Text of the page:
Students protest at the Florida Capitol in 2018 following the Parkland school shooting tragedy. Julie Hauserman photo
A Florida court has struck down a 2011 state law that threatened the state’s locally elected officials with a $5,000 fine if they passed local regulations on firearms.
The ruling, however, doesn’t change the fact that state law still prevents any local government from passing gun restrictions.
The lawsuit was filed by the group Everytown for Gun Safety and representatives from more than two dozen local governments following the 2018 mass shooting at Marjory Stoneman Douglas High School in Parkland, where 17 people were killed.
“This ruling is particularly significant because it is the first time any court has found that the gun lobby’s preferred extreme form of firearms presumption is unconstitutional,” said Eric Tirschwell, managing director of Everytown Law, the litigation arm of Everytown for Gun Safety. “The decision is welcome news for cities trying to respond with action, even if their ability to act continues to be limited by gun lobby-backed presumption laws.”
Governor Ron DeSantis is expected to appeal the case.
In his ruling, Leon County Circuit Court Judge Charles Dodson declared unconstitutional the threatened $5,000 fine as well as a provision that allows Florida’s governor to remove local officials who try to regulate guns.
The 2011 state law imposed fines on locally elected officials if they were “knowingly and willfully violating” state law by trying to impose stricter controls.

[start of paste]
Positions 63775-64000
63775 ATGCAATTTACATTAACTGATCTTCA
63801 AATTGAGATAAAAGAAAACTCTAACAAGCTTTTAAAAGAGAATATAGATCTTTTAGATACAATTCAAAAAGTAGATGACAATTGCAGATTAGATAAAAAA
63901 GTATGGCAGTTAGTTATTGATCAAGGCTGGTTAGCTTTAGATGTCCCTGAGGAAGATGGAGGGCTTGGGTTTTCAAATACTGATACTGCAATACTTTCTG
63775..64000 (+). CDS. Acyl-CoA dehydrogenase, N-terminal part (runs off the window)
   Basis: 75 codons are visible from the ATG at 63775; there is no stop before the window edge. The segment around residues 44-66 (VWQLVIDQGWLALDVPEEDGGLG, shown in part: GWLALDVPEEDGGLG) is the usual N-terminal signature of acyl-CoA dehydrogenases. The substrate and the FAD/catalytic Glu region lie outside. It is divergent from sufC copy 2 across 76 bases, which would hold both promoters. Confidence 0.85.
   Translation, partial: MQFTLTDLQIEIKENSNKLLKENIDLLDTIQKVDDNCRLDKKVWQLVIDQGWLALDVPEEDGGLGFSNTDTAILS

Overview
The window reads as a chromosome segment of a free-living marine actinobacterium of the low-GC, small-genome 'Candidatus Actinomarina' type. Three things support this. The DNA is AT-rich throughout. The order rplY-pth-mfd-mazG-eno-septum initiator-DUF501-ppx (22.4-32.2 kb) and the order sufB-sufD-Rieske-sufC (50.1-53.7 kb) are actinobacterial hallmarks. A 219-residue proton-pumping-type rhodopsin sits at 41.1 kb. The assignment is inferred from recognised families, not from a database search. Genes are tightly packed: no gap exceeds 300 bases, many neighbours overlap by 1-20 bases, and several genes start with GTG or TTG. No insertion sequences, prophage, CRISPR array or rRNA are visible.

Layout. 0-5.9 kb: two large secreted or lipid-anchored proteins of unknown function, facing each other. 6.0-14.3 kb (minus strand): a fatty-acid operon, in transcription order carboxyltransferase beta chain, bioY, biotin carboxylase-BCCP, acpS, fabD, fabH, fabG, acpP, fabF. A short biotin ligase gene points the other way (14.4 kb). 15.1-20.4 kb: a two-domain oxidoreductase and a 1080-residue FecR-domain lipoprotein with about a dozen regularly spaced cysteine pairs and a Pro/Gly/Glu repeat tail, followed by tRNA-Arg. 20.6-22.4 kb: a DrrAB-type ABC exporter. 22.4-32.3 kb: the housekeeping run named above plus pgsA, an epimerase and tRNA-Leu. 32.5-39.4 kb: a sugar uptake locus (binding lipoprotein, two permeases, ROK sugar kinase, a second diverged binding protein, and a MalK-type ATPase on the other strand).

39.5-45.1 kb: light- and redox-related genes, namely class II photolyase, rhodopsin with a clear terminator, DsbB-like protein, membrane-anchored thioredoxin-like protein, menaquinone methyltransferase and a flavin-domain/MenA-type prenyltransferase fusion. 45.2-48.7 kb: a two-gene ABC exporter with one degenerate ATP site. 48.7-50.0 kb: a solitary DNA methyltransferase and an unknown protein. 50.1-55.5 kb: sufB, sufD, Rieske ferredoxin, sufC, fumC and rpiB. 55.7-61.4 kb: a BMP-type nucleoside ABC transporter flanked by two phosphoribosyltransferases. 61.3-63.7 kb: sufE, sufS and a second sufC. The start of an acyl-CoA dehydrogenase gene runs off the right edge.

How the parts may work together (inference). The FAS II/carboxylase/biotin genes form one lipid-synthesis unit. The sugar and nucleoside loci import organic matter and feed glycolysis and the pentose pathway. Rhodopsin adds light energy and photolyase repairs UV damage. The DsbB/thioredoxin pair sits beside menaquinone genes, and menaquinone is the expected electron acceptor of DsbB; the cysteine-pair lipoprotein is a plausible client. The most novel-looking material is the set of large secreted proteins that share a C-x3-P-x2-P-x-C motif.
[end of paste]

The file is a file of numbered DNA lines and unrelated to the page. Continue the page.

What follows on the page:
“Local elected officials have not just a right, but a responsibility to speak up and advocate for common sense gun reforms in their communities, and should be able to do without fear or punishment,” state Coral Springs Democratic state Rep. Dan Daley in a statement Friday night after the judge’s order was announced. Daley was a member of the Coral Springs City Commission last year when the city led the effort to sue the state last year.
Mayors from other Florida cities who later signed onto the lawsuit praised the ruling over the weekend.
“The judiciary setting the Florida Legislature straight again,” tweeted St. Petersburg Mayor Rick Kriseman. “This should have never become law.”
The judiciary setting the Florida Legislature straight again. This should have never become law. https://t.co/rf67f0mxCA
— Rick Kriseman (@Kriseman) July 27, 2019
Florida Democratic gubernatorial candidate and former Tallahassee Mayor Andrew Gillum – who was sued over a local effort to regulate firearms – also was a plaintiff in the 2018 lawsuit.
“Thanks to this ruling, local leaders can now lead on ending gun violence without the fear of fines, personal liability or removal from office,” Gillum tweeted.
If you can believe it, I was sued for passing a law against shooting guns in parks. Thanks to this ruling, local leaders can now lead on ending gun violence without the fear of fines, personal liability, or removal from office. So go pass local gun safety laws & end preemption! https://t.co/3Ct1TRoZDh
— Andrew Gillum (@AndrewGillum) July 26, 2019
All told, there were 30 municipalities, three counties and more than 70 elected officials listed as plaintiffs in the case.
The 2011 bill to reign in local efforts to control guns was sponsored in the Florida House by then-state Rep. Matt Gaetz, and the New Yorker magazine reported last year that legal papers filed by the National Rifle Association showed that the gun rights organization was “deeply involved in advocating” for the legislation.
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